Secure Your Devices

Staying secure in the office is relatively easy. Sure, you have to be vigilant, but you have a whole team of IT pros, you have office protocol and guidelines, and network security to keep you safe and sound. Once your employees step out of the office, it's a whole other story. Here are a few of the top security risks outside of the office, compiled from research papers and tech security blogs across the web:

Stolen Phones

This is going to disappoint you: leaks don't always involve a saboteur in the company, and hacks don't always involve a team of cyberpunks in black leather jackets. A huge chunk of sensitive data is leaked simply because an employee left their phone on the table when they went to the restroom at a coffee shop.

Even if your employees know better than to be so careless, public WiFi brings its own security risks. When it comes to the really sensitive stuff, it's a good idea to enforce a company policy that will keep that data where it belongs: on secure, in-office hardware.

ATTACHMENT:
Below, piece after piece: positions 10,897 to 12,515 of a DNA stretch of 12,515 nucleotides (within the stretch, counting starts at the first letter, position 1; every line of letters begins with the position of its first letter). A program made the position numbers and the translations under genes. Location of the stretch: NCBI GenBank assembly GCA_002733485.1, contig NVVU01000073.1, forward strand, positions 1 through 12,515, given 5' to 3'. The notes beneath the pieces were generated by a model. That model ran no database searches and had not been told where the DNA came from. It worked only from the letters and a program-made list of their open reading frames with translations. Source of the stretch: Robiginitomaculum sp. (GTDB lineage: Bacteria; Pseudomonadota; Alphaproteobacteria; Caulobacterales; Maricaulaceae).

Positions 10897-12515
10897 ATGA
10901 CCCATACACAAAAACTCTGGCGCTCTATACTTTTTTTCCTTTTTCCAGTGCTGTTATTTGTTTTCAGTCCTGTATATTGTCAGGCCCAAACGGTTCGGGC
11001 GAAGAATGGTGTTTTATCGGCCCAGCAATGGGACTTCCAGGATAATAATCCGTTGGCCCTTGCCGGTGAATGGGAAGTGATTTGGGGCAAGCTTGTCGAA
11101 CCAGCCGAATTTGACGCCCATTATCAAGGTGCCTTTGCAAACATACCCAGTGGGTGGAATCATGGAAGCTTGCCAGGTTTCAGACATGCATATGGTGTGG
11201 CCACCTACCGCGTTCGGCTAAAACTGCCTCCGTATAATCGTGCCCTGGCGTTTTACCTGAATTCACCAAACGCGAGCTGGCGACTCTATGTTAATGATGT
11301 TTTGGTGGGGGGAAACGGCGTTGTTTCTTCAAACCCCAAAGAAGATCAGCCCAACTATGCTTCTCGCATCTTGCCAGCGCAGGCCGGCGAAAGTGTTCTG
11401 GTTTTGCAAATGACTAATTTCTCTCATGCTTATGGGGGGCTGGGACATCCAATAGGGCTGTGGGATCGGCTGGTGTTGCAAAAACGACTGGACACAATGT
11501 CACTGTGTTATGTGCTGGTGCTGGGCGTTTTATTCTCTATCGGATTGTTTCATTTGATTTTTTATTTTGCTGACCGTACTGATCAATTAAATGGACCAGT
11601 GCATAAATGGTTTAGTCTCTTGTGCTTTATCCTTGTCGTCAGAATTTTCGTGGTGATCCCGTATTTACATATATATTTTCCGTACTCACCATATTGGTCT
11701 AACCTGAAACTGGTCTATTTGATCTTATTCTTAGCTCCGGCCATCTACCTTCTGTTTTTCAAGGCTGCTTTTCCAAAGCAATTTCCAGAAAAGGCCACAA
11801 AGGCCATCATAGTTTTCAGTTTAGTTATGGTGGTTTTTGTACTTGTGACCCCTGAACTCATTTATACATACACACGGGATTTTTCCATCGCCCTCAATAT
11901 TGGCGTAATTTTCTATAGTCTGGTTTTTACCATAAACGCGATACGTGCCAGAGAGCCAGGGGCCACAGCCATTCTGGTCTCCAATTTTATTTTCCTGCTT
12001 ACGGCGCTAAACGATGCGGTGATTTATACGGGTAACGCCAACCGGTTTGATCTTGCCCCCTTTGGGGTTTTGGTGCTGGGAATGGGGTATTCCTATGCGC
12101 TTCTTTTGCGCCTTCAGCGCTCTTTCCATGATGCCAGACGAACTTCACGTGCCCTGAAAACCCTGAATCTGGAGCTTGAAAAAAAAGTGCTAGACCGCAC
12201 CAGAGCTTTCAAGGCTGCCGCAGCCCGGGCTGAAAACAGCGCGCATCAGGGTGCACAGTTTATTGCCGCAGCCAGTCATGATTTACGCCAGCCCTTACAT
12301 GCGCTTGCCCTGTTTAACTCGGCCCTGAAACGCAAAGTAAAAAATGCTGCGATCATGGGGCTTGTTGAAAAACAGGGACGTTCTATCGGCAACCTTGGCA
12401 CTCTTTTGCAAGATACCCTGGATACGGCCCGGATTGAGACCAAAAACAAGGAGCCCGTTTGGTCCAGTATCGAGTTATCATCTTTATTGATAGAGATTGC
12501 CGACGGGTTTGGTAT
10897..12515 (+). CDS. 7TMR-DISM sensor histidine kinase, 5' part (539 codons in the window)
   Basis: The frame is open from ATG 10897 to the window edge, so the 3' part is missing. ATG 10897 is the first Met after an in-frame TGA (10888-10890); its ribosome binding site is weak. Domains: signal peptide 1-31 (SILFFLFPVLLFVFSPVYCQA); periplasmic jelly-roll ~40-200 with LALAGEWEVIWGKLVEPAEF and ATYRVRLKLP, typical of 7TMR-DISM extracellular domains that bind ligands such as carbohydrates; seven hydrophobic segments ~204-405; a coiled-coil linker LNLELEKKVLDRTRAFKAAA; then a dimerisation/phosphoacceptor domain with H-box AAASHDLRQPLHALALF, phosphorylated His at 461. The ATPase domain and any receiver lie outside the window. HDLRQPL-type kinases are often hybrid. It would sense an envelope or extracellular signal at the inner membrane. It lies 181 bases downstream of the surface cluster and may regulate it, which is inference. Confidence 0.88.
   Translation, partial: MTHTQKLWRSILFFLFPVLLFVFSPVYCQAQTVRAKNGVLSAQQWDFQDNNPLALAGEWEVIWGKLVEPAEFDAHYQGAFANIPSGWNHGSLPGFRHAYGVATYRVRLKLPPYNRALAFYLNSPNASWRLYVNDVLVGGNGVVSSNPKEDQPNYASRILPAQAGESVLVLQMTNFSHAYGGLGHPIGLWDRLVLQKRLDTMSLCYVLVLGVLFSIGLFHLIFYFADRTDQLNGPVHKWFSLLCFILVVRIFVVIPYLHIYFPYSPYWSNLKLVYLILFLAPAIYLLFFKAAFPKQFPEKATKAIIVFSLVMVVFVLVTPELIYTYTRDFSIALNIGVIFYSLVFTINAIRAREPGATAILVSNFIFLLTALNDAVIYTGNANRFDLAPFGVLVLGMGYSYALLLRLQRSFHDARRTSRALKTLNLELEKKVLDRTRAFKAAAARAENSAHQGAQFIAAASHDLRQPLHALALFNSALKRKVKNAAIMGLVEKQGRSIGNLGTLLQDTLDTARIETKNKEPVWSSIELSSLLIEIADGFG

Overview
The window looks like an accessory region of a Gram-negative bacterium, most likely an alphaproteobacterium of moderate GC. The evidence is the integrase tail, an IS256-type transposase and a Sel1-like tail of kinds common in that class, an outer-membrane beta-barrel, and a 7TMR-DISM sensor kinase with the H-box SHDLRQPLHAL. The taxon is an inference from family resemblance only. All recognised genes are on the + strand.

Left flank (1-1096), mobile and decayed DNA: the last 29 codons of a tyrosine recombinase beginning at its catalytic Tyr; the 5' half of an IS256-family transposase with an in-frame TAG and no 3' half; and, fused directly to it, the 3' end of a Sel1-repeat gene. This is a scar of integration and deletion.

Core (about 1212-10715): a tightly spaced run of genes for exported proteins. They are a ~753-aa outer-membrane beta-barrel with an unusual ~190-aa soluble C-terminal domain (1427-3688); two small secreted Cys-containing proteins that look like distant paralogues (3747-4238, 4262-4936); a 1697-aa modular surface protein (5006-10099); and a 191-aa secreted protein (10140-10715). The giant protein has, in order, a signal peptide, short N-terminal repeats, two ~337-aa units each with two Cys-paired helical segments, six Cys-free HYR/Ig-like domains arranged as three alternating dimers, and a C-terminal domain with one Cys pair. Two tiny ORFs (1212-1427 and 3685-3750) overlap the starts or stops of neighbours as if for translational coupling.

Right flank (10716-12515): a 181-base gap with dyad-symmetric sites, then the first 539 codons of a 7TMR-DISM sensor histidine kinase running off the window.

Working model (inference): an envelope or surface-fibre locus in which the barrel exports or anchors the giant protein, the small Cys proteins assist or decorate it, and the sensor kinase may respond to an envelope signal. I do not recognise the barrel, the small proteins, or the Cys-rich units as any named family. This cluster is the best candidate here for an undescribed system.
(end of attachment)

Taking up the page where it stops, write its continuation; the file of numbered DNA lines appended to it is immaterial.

Out of Office Notifications

An employee gets a message and their text chat program automatically responds "Out of the office, be back later!" These notifications are great for personal computers, but announcing to the world that your work laptop is on, and unguarded, is like putting a sign up on your front door reading "On vacation, please don't break in and steal our silverware!" Turning company computers and devices all the way off when not in use will prevent would-be hackers from breaking into unmonitored equipment.

The Disgruntled Former Employee

Once an employee is not only out of the office, but out of the company and off the payroll, what do they have to lose by sharing sensitive information? Well, quite a lot if you make sure that all employees sign a non-disclosure agreement before they begin working for you.

If you keep your turnover rate low by hiring only the best candidates, and if you make an effort to part on good terms when ending a relationship with an employee, you'll have a bit less to worry about, but the non-disclosure agreement at least gives you some recourse should a former employee go out of their way to make your life a little harder than it needs to be.

By all means, keep your data safe and secure. Hire the top IT people to handle encryption and manage your data center. Just bear in mind that hackers tend to be kind of low-tech and opportunistic, just as quick to snatch a laptop off a coffee table as they are to spend weeks cracking your email password.
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